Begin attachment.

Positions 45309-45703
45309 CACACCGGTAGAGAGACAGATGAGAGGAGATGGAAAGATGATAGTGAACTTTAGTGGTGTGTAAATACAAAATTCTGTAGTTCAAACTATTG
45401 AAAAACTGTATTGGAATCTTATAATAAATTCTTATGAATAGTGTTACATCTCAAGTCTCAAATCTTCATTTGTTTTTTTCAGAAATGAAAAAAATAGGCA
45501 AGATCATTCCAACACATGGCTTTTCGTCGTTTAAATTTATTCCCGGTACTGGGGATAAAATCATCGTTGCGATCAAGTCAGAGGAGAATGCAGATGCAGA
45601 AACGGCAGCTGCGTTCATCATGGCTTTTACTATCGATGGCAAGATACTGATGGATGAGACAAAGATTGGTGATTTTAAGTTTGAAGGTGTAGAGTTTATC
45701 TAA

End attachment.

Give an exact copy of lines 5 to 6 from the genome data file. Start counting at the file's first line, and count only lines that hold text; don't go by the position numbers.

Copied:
45601 AACGGCAGCTGCGTTCATCATGGCTTTTACTATCGATGGCAAGATACTGATGGATGAGACAAAGATTGGTGATTTTAAGTTTGAAGGTGTAGAGTTTATC
45701 TAA